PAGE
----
Cobol coders miss big payday

1999 was expected to be the year of the $US100,000-per-year Cobol programmer, thanks to pent-up year 2000 demand. That's what experts and analysts had predicted and Computerworld US had reported. But just try finding a company that's actually paying these workers six-figure salaries.

In the US, at least, 1999 was expected to be the year of the $US100,000-per-year Cobol programmer, thanks to pent-up year 2000 demand. That's what experts and analysts had predicted and Computerworld US had reported. But just try finding a company that's actually paying these workers six-figure salaries.

"The year of the $US100,000 Cobol programmer went the same way as predictions that it would cost $US3.50 per line of code" to fix year 2000 problems, said Howard Rubin, a research fellow at Meta Group Inc. in Stamford, Conn. In reality, Cobol programmers are earning between $US45,000 and $US50,000 annually, according to Rubin's salary research. Programmer/analysts with Cobol skills are earning slightly more, and managers of Cobol-related projects are earning about $US70,000 per year, he said.

Cobol salaries never reached those lofty levels for several reasons. For starters, many companies fell behind in their year 2000 work and opted for less labor-intensive remediation techniques such as windowing and encapsulation, said Capers Jones, chairman of Software Productivity Research Inc., a Burlington, Massachusetts-based software research firm. In addition, corporations managed to keep a lid on salaries by offering year 2000 programmers quarterly incentive and project completion bonuses

instead.

Debby Stagg, a year 2000 program manager at San Diego Data Processing Corp., said Cobolers in San Diego are typically receiving quarterly bonuses worth 2 percent of their $US50,000 to $US60,000 salaries ($US1000 to $US1200) plus 12 percent to 15 percent awards for completing their year 2000 projects ($US6000 to $US9000). And Cobol programmers who stayed with Union Pacific Corp. in Omaha for the entire year earned bonus money totaling $US5 per hour for every hour they worked on the year 2000 project.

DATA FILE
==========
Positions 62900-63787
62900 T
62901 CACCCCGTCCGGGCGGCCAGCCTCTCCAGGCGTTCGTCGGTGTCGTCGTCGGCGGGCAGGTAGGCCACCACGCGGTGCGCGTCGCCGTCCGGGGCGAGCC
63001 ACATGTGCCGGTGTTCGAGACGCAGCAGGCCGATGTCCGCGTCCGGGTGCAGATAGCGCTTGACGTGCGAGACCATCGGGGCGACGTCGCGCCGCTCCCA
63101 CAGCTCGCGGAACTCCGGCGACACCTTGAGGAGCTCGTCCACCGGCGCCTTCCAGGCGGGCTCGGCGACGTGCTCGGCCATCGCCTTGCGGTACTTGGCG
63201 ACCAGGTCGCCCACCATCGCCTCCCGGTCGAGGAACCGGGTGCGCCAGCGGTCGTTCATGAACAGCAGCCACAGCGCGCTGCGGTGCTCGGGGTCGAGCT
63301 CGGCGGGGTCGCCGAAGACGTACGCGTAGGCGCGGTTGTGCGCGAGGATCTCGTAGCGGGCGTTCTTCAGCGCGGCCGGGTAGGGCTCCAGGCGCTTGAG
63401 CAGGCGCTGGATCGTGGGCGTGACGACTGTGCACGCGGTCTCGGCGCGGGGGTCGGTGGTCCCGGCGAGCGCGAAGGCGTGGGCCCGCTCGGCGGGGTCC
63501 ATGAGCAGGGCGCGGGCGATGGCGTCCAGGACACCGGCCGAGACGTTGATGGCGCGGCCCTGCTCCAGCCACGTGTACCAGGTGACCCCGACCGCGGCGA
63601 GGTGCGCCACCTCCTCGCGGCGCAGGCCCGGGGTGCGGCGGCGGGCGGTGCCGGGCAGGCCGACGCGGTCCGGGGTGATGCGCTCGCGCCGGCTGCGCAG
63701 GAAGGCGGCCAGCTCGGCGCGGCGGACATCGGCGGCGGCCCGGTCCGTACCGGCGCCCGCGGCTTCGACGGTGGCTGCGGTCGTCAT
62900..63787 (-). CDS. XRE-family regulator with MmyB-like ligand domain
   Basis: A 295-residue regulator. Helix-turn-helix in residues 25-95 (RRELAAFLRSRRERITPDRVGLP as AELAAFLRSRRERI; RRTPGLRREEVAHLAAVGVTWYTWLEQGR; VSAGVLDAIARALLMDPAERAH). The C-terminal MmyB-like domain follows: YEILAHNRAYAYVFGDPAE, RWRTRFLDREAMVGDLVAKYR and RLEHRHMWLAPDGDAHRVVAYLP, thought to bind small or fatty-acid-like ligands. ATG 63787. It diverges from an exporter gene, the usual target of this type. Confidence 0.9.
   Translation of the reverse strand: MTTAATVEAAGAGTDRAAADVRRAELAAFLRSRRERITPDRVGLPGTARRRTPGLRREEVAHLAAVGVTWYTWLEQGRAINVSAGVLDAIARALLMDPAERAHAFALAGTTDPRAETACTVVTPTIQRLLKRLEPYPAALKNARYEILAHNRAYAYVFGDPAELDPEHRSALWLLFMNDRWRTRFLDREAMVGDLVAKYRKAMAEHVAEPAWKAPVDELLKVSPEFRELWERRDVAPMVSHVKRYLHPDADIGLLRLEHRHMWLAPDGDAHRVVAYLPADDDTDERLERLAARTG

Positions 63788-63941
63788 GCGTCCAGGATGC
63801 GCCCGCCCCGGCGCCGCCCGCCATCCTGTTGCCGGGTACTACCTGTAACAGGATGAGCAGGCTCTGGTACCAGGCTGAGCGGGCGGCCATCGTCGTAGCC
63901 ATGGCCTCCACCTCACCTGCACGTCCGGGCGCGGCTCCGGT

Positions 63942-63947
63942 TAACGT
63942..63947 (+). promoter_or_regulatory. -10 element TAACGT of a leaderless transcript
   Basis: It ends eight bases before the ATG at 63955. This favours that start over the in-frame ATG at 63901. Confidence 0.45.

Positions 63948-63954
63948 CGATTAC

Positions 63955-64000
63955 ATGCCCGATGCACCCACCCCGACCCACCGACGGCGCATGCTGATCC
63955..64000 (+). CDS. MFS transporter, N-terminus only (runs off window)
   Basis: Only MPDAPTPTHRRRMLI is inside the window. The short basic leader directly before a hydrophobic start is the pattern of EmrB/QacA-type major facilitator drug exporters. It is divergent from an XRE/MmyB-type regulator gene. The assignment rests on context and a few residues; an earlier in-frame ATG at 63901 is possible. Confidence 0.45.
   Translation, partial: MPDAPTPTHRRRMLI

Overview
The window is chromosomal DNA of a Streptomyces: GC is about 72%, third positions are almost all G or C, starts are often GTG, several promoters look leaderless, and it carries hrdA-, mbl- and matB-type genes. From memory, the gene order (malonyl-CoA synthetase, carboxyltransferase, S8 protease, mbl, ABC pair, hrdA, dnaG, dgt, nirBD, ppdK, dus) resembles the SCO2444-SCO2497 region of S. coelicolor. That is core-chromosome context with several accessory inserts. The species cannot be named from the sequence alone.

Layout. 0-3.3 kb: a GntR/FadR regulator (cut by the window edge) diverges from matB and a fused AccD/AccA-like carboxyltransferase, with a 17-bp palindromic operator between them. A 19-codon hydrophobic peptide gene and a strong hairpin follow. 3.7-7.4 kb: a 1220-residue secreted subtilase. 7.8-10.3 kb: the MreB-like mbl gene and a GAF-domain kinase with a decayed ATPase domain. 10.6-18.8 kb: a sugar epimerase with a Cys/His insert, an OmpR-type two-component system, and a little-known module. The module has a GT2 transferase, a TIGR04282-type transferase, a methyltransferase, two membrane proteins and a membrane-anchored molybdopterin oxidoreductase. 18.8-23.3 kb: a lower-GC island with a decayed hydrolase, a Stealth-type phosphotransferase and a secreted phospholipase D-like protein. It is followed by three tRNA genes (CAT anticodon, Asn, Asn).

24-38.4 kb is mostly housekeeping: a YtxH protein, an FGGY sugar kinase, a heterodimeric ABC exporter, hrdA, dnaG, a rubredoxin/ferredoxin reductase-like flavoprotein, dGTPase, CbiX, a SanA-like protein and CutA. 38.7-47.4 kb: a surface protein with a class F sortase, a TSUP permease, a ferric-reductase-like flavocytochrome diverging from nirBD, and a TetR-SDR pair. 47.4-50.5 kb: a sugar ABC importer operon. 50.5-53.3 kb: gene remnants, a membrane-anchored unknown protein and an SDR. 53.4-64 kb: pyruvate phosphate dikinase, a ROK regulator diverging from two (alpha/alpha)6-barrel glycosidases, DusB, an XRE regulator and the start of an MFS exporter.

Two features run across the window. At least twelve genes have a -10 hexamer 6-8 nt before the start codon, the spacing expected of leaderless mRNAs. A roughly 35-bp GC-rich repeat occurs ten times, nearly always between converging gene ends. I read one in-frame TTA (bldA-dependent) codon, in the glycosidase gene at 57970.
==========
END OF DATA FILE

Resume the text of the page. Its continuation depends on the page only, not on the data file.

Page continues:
Although Union Pacific's Cobol programmers did earn slightly more than Rubin's average salary figure, thanks in part to an 8 percent salary increase last year, "there were no $US100,000-a-year salaries," said Tim Brechbill, the railroad's year 2000 project manager. Most retention bonuses require Cobolers to stay with a company through the first or second quarter of 2000. By 2001, many analysts and IT executives said, softening demand for Cobolers is expected to keep salaried pay static, and the market for contract programmers should soften.

"There'll be a correction" for mainframe compensation, said John McKinley, chief technology officer at Merrill Lynch & Co. in New York. At Wawa Inc., a convenience store chain in Wawa, Pennsylvania, year 2000 project manager Dave Kelbe paid a maximum hourly rate of $US70 for contract Cobol programmers at the end of last year, when Wawa completed all code remediation.

But never did Wawa pay anywhere near $US100,000 annually for a Cobol programmer's skills, he said.

"Some of the hotter skills, like Oracle, may be getting close to $US100,000, but not Cobol," Kelbe said.

Cobol guns-for-hire have found that freelance work is lucrative. Rick Brown, a Lynnwood, Washington-based freelance programmer working on his fourth year 2000 project, for an aerospace company in the Pacific Northwest, pulled in between $US110,000 and $US120,000 last year. And that doesn't include the four weeks of vacation he negotiated at an Omaha-based credit-card company for a gig that took him through most of last year.

Still, the journeyman's life has its price. Steven Hampton, a 54-year-old independent systems consultant in Columbus, Ohio, raked in between $US120,000 and $US130,000 last year.Although that helped him buy new toys such as a 300-MHz Compaq Computer Corp. workstation and an NEC Corp. electronic planner, the long hours he has put in since going solo in 1980 "probably also cost me my marriage, since I was always out working."

Join the newsletter!

Error: Please check your email address.
Show Comments
[]